World Economy

Italian Banks Sinking Under High NPLs

Italian Banks Sinking Under High NPLs  Italian Banks Sinking Under High NPLs

Italian banks are in trouble, burdened by an estimated 200 billion euros’ worth of non-performing loans. Now bank balance sheets are to be cleaned up. But will that be enough to restart Italy’s sputtering economy?

Italian Prime Minister Matteo Renzi was in Berlin on Friday to pay a visit to Chancellor Angela Merkel. They’ll have had much to discuss: European refugee policies, the Syrian war, relations with Russia.

And perhaps they’ll also catch up on the state of Italy’s banking system, Bloomberg reported.

It’s been known for years that Italy’s banks are carrying a lot of dead wood on their balance sheets. The ratio of non-performing loans as a proportion of banks’ loan books was recently estimated at 17.5% for the banking system as a whole.

The level of bad loans burdening Italy’s bank balance sheets is much higher than in other major European countries. As of 2015, 2% of the loans on the books of German banks were classed as impaired; France’s number was four, and Spain’s 7%, according to Royal Bank of Scotland estimates.

 Bad Bad Loans

Banca di Monte dei Paschi di Siena, the world’s oldest surviving bank–it was founded in 1472–has a particularly droopy loan book. It reported having nearly €47 billion ($51 billion) in “gross non-performing exposures” at the end of December, more than any other Italian bank.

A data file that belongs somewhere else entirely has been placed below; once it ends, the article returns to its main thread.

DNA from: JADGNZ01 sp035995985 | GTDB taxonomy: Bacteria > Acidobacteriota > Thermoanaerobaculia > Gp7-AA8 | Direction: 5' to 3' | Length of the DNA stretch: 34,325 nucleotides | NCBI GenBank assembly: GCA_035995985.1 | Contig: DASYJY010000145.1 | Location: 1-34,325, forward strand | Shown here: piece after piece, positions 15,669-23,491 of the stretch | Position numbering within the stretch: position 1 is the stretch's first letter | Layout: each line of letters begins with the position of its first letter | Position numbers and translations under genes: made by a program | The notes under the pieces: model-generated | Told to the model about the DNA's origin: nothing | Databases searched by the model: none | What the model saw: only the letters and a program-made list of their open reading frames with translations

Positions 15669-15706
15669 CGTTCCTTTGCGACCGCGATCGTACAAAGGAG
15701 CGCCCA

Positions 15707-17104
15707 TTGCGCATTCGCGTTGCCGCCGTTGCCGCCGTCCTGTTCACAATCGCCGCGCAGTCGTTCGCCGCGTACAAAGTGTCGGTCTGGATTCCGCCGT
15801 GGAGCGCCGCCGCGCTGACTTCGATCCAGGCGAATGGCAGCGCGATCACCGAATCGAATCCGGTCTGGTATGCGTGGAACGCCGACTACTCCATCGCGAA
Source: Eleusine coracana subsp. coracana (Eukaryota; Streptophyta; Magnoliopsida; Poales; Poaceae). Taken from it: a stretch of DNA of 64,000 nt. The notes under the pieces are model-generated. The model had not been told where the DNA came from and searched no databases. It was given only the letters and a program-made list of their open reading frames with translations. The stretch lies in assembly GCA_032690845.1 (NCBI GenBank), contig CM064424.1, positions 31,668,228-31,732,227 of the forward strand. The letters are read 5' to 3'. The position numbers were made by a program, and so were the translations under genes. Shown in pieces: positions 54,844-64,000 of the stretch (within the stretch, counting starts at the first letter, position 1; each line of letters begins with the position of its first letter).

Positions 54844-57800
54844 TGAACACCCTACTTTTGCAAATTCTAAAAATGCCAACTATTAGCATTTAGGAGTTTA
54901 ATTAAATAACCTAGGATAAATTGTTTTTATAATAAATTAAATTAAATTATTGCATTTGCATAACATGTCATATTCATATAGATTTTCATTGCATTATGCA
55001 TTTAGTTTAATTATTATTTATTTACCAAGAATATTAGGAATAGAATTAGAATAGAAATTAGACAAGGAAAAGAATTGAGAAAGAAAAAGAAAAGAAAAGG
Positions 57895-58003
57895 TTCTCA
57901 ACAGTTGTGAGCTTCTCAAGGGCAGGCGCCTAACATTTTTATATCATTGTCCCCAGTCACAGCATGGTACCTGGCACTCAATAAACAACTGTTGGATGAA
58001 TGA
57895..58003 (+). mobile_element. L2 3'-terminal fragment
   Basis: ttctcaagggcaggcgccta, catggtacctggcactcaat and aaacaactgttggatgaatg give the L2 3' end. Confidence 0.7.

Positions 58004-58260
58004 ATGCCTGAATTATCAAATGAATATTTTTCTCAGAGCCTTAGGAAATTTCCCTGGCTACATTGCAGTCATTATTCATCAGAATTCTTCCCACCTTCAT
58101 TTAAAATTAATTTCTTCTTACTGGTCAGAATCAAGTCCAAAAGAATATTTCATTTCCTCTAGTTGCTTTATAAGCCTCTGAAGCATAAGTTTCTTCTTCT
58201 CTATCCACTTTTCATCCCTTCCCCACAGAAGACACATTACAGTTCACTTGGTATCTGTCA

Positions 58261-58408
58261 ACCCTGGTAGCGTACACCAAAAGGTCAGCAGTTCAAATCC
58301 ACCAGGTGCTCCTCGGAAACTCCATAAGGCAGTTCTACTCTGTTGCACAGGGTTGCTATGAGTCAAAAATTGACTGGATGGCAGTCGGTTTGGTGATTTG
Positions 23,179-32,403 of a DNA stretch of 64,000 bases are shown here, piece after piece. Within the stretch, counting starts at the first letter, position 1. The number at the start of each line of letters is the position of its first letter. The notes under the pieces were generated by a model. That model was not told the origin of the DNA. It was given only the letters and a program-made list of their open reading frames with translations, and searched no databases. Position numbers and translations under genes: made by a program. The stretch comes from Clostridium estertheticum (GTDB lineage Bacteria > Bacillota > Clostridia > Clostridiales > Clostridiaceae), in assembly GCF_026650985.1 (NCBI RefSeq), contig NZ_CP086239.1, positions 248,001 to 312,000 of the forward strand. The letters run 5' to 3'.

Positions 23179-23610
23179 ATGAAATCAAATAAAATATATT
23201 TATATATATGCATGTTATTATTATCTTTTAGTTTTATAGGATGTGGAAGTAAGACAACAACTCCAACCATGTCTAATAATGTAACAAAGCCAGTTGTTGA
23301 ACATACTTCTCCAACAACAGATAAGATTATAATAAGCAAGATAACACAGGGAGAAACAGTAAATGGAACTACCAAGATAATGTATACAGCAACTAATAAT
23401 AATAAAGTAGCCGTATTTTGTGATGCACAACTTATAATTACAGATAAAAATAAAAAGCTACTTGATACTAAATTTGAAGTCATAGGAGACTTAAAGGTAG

The Italian banking system’s high NPL ratio isn’t news, but Italian bank shares have had a dismal ride over the past few months, and a sense of impending crisis has grown since the turn of the year.

Shares in Monte dei Paschi di Siena declined by nearly 70% between the beginning of October and mid-January. Four other major banks declined between 20 and 40%.

 Taking Action

Renzi’s government has finally begun taking serious steps to clean up Italian banks’ balance sheets. Negotiations between Italy’s finance and economy minister, Pier Carlo Padoan, and Europe’s competition commissioner, Margrethe Vestager, culminated in a deal this week under which “bad banks” will be set up.

The “bad banks” will raise money from investors to buy portfolios of impaired loans off banks like Monte dei Paschi, UniCredit and Banca Populare–at steep discounts, of course. The idea is that some of those bad loans will eventually get repaid, at least partially; the portfolios aren’t completely worthless.

Vestager insisted on a deal intended to prevent Italy’s government from taking part of the banks’ accumulated losses on its own balance sheet, because that would contravene European rules against state aid to the financial sector.

Government guarantees will provide partial protection to bad bank investors. But in return, Italian banks will buy default insurance for their NPL portfolios at prices meant to accurately reflect each portfolio’s risk of default. This will hopefully allow the Italian Treasury to avoid taking net losses.